Fake Heritage Why We Rebuild Monuments John Darlington

Publication date:
13 Oct 2020
Yale University Press
248 pages: 229 x 152mm
160 color + b-w illus.
Sales territories:

The first survey of the many redesigned and imitation historical landmarks and objects that dot the globe

“John Darlington shows . . . it is not just written history that is malleable; it is also history on the ground, heritage in brick and stone, wood and metal.”—Simon Jenkins, Times Literary Supplement

What happens when the past—or, more specifically, a piece of cultural heritage—is fabricated? From 50 replica Eiffel Towers located around the world to Saddam Hussein’s reconstructions of ancient cities, examples of forged heritage are widespread. Some are easy to dismiss as blatant frauds (the Piltdown Man), while others adhere to honest copying or respectful homage (the Parthenon in Nashville, Tennessee). This compelling book examines copies of historic buildings, faux archaeological sites, and other false artifacts, using them to explore the ethics and consequences of reconstructing the past; it also tackles the issues involved with faithful, “above-board” re-creations of ancient landmarks.
John Darlington probes questions of historical authenticity, seeking the lessons that lurk when history is twisted to tell an untrue story. Amplified by stunning images, the narrative underscores how the issue of duplicating heritage is both intriguing and incredibly complex, especially in the twenty-first century—as communication and technology flourish, so too do our opportunities to be deceived.

More about this title

John Darlington is executive director of World Monuments Fund Britain.

Darlington is a well-travelled, polymathic archaeologist [and] a man of great energy and enthusiasms...who generously shows off his knowledge.”—Jonathan Meades, Literary Review

“[F]ull of comparably entertaining case studies — tales of human and architectural folly...It also warns the reader that little of the man-made world is left untouched by the curation, or falsification, of historical appearance.”—John Maier, Spectator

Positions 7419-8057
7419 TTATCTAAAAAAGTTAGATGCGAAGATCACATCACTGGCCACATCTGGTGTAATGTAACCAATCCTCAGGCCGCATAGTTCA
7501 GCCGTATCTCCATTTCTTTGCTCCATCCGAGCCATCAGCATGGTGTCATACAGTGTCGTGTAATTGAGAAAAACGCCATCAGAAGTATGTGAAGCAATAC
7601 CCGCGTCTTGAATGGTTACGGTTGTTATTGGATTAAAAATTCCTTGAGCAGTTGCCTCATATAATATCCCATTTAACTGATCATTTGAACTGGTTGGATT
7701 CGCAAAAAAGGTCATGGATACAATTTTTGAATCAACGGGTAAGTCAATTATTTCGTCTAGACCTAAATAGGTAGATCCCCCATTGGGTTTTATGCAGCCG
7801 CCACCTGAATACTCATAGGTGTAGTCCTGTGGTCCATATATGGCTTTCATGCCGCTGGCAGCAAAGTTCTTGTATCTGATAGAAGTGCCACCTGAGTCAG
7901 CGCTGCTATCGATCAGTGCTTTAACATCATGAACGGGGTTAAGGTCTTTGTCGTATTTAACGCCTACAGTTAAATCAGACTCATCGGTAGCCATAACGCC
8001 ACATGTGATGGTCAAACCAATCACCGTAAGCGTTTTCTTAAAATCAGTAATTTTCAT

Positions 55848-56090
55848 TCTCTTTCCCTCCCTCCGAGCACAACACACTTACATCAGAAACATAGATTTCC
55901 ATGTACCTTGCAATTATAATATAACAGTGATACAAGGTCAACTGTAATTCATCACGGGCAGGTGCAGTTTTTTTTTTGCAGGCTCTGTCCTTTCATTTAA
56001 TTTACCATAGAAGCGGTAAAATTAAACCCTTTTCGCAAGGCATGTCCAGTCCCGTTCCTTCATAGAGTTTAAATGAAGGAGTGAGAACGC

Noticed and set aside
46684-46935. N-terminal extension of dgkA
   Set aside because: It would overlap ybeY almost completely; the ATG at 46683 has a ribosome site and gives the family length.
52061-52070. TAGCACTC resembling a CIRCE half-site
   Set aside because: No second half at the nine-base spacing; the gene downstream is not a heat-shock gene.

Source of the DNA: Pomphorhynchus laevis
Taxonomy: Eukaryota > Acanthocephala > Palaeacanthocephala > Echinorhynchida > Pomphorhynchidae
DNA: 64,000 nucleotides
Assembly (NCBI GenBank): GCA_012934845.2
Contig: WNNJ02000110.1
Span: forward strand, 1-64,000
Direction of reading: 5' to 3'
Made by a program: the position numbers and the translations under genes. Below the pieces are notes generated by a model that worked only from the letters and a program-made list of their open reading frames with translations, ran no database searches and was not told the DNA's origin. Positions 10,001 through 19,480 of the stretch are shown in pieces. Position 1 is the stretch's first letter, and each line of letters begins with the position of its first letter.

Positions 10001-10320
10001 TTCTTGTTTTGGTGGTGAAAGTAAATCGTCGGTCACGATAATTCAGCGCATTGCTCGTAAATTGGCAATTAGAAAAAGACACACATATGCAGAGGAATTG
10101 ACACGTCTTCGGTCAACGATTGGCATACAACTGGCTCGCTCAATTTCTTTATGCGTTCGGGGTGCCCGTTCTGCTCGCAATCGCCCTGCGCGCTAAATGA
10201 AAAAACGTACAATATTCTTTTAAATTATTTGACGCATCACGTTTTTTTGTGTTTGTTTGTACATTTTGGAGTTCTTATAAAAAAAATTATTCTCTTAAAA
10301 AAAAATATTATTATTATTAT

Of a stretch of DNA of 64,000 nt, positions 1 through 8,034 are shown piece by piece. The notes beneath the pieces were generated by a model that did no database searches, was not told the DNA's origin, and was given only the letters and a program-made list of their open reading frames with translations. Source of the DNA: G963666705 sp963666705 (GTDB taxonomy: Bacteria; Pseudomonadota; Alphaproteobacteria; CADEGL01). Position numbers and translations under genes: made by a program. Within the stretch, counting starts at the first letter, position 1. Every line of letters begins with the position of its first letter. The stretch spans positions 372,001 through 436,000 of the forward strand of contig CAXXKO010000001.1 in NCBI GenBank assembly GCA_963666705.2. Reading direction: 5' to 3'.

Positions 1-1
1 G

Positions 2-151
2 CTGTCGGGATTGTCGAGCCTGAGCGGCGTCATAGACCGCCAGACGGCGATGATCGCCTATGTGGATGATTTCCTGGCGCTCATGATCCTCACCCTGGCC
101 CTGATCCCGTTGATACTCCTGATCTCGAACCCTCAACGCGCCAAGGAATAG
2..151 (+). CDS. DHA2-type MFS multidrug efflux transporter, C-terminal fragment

“[Darlington] concludes that whether fakery is good or bad is often nuanced, but that it’s important to “look closer, be curious, challenge” what’s in front of us to understand better what we’re being presented with. He’s right and this enjoyable book offers a good way to learn how to do that.”—Martin Bentham, Evening Standard

“As John Darlington shows in Fake Heritage, it is not just written history that is malleable; it is also history on the ground, heritage in brick and stone, wood and metal.”—Simon Jenkins, Times Literary Supplement


“Darlington's book [offers] an alternative view, one where architecture is equally obsessed with remaking its own past.”—Charles Holland, Apollo Magazine

“It is a good read, nicely illustrated and is timely, given the controversies about statues and the vexed ownership of the past.”—Bernard Richards, Oxford Magazine

"As the author adds examples he adds layers of complexity...The important thing is to be aware of that and to base one’s reaction to the presentation of the past on sound knowledge and appropriate perspective. Fake Heritage is an excellent way to start."—Historic House 'Editor's Pick'

“Concisely written, and the numerous colour images are excellent.”—Jerry Glover, Fortean Times

“To make a judgement, you have to inspect the actual building or monument to assess whether it is well or badly done...John Darlington’s book does just this, surveying the worldwide appetite for retro architecture from second rate theme parks to scholarly reconstructions.”—Marcus Binney, SAVE Newsletter

“Darlington’s writing is engaging...He presents a huge selection of case studies, drawn from ancient times to the present day. Entertainment value alone makes it a worthwhile read. There is much in it that, I suspect, most of us did not know.”—Robert Beavis, Chartered Institute for Archaeologists